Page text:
November 10, 2023
When the animation house Pixar published USD (Universal Scene Description) as an open-source format in 2016, it probably didn’t anticipate it would one day give users new ways to connect data in digital twins. In the press release from Pixar at the time, Ed Catmull, President, Pixar and Walt Disney Animation Studios, said, “We believe that being open with our technology and sharing it with our peers in the industry is how we can best continue to drive innovation. It’s in that spirit that we’re happy to be opening up USD.”
The launch of the Alliance for OpenUSD (AOUSD) this year, announced by NVIDIA CEO Jensen Huang at the annual graphics conference SIGGRAPH, marked USD’s expansion beyond the entertainment space. With Autodesk and NVIDIA as two founding members of the alliance, the OpenUSD format is poised to become an important aspect of engineering and simulation workflows. And Autodesk is expected to play a crucial role to help proliferate the format in the CAD community.
From Entertainment to Engineering
When Pixar released USD as open source, Marc Stevens, who at the time was Vice President of Film & Television, Autodesk, commented, “We are committed to working with Pixar to make USD the platform-independent scene representation of choice for Maya artists.”
Programs like Autodesk 3ds Max, Autodesk Maya, Autodesk Arnold, and Bifrost target the entertainment sector, so they were the first batch to embrace USD. According to Gordon Bradley, Fellow, Media & Entertainment, Autodesk, these packages represent “the most mature USD support” in the Autodesk portfolio.
“These integrations support a huge degree of control and flexibility on how USD is imported, exported, and also brought natively into the applications for direct editing. These integrations have been built as open-source plugins, so studios can extend, contribute, and customize them as needed,” he explained.
That support now seeps into engineering, starting with Autodesk Fusion. Bradley said, “Fusion now has usdz export. We’re really looking forward to seeing how customers can start using this in their workflows, and where they’d like to see it go next.”
NVIDIA developed its NVIDIA Omniverse™ to be USD-native, allowing users to unify their CAD pipelines and develop advanced real-time 3D applications that allow them to, for example, visualize, review, and simulate their products and facilities in full design context and fidelity much earlier in the product development process.
Manufacturing titan and product lifecycle management (PLM) software maker Siemens has struck a partnership with NVIDIA to enable the industrial metaverse, the two announced in June 2022. One of their goals was to “connect NVIDIA Omniverse and Siemens Xcelerator platforms to enable full-fidelity digital twins and connect software-defined AI systems from edge to cloud.”
Data transfer between CAD and USD can be achieved in any desired quality if the CAD data is provided in a non tessellated form. But Autodesk’s involvement opens doors to better options.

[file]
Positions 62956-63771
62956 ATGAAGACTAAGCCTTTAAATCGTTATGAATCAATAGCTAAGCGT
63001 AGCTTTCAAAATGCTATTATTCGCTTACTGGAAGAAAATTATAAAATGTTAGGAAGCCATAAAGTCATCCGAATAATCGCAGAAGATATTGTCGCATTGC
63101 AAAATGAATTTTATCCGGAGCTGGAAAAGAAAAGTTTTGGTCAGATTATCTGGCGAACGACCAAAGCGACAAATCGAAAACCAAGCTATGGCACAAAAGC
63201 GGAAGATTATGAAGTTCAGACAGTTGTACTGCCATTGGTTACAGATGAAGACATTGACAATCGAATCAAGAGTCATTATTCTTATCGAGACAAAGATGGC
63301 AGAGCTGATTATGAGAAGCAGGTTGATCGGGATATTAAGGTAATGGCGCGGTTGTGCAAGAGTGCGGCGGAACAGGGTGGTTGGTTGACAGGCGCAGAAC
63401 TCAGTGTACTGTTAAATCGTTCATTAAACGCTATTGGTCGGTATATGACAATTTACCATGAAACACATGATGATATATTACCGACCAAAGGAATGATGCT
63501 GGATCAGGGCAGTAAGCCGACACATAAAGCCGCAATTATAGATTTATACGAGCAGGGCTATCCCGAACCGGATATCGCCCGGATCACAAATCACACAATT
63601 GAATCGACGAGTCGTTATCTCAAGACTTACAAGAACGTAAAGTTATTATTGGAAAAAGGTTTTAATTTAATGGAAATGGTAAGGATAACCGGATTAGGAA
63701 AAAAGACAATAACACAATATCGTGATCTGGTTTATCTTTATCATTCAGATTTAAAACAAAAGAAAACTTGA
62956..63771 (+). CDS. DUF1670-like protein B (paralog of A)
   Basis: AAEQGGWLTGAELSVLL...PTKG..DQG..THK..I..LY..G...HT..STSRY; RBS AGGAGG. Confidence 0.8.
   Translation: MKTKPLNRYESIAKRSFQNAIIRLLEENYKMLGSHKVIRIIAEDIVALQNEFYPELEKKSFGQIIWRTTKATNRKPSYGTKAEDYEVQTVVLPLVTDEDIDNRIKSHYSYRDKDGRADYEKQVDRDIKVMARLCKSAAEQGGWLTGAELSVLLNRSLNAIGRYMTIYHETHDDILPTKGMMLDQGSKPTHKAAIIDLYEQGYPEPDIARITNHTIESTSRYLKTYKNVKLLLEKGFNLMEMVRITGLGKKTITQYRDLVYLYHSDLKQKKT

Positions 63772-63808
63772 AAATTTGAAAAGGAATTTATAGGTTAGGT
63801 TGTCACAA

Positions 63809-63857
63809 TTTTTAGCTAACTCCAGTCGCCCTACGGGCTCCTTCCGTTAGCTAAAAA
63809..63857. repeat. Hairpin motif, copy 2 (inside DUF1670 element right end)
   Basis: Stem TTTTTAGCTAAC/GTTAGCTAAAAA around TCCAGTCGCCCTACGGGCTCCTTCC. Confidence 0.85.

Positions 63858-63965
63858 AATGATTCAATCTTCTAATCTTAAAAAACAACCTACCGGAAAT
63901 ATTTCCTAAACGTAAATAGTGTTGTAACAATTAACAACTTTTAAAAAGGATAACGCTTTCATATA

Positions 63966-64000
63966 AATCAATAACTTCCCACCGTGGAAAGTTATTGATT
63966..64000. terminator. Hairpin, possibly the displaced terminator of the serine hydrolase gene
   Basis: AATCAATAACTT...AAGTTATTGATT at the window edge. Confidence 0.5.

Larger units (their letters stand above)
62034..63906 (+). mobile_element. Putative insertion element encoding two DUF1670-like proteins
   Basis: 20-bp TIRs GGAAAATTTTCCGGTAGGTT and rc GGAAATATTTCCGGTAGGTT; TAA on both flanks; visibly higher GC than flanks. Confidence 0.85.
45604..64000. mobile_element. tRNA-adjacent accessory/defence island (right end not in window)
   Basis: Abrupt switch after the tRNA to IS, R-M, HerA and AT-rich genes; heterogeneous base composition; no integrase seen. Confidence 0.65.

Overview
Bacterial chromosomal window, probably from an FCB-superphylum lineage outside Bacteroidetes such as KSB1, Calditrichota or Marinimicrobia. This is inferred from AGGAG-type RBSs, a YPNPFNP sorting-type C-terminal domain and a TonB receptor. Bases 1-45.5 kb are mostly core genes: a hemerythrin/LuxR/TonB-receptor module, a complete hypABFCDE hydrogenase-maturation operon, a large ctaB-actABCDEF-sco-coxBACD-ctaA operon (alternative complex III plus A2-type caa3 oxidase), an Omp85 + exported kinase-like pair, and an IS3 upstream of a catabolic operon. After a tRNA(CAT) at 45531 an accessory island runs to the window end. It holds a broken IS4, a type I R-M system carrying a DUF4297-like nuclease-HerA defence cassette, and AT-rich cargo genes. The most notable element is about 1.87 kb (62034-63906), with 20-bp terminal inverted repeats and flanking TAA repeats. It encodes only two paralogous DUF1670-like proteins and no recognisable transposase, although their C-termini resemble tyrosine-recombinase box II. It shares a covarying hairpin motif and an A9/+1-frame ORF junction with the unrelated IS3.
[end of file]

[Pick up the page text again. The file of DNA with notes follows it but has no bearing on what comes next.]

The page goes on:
Guy Martin, Director of Open Source & Standards, NVIDIA, said, “USD has mechanisms to reference many kinds of data (including CAD data). But we want to have that data referenced in a consistent way within USD. So, it’s critical that CAD tooling developers are intimately involved in defining future schemas for that data so that it can be consistently and easily shared within the USD ecosystem.”
Reshaping OpenUSD for Digital Twins
In his keynote at SIGGRAPH, NVIDIA CEO Huang called OpenUSD “a game changer.” He noted, “OpenUSD is going to bring together the world onto one standard 3D interchange. It has the opportunity to do for the world and for computing what HTML did for the 2D Web.”
While proprietary formats are protected by their owners, open formats like USD allow input from different players, including rival software developers. As new industries adopt an open format, influential players in the sectors also get the chance to enrich the format to serve new purposes. The AOUSD plans to foster the standardization, development, evolution, and growth of OpenUSD.
Autodesk’s Bradley said, “Our first focus will be contributing to the core specification—as this is the foundation for expanding the reach of USD into new industries, workflows, and platforms. On top of this, there are some important areas of the schema to explore—from materials, animation, to physics. But one of the biggest opportunities is working together to define the role of USD in new industries like AEC (architecture, construction, engineering)—to work out how we connect USD to the design tools and processes our industry depends on, but also the standards we need, like IFC.”
Oliver Goldman, Vice President & Chief Architect, AEC Design, Autodesk, said, “As a format for creating the digital representation of the physical environment, the open and extensible nature of OpenUSD has advantages. There is work ahead of us to understand how to do that in the context of the tools, processes, and other formats—including standards-based formats such as IFC—that the AEC industry depends on today.”
For those who wish to work with CAD-based digital twins, Martin pointed out NVIDIA Omniverse already has connectors that let you create links between the imported data and the original data. “That’s the key piece. It’s different from import-export tools,” he said.
In the coming weeks, AOUSD will likely offer additional interest groups, each dedicated to a special industry. “As we begin to farm out into other ecosystems, like architecture, engineering, construction & manufacturing, we need people from those industries to help define what those ancillary standards are, and those will need to work in concert with the core specification,” said Martin.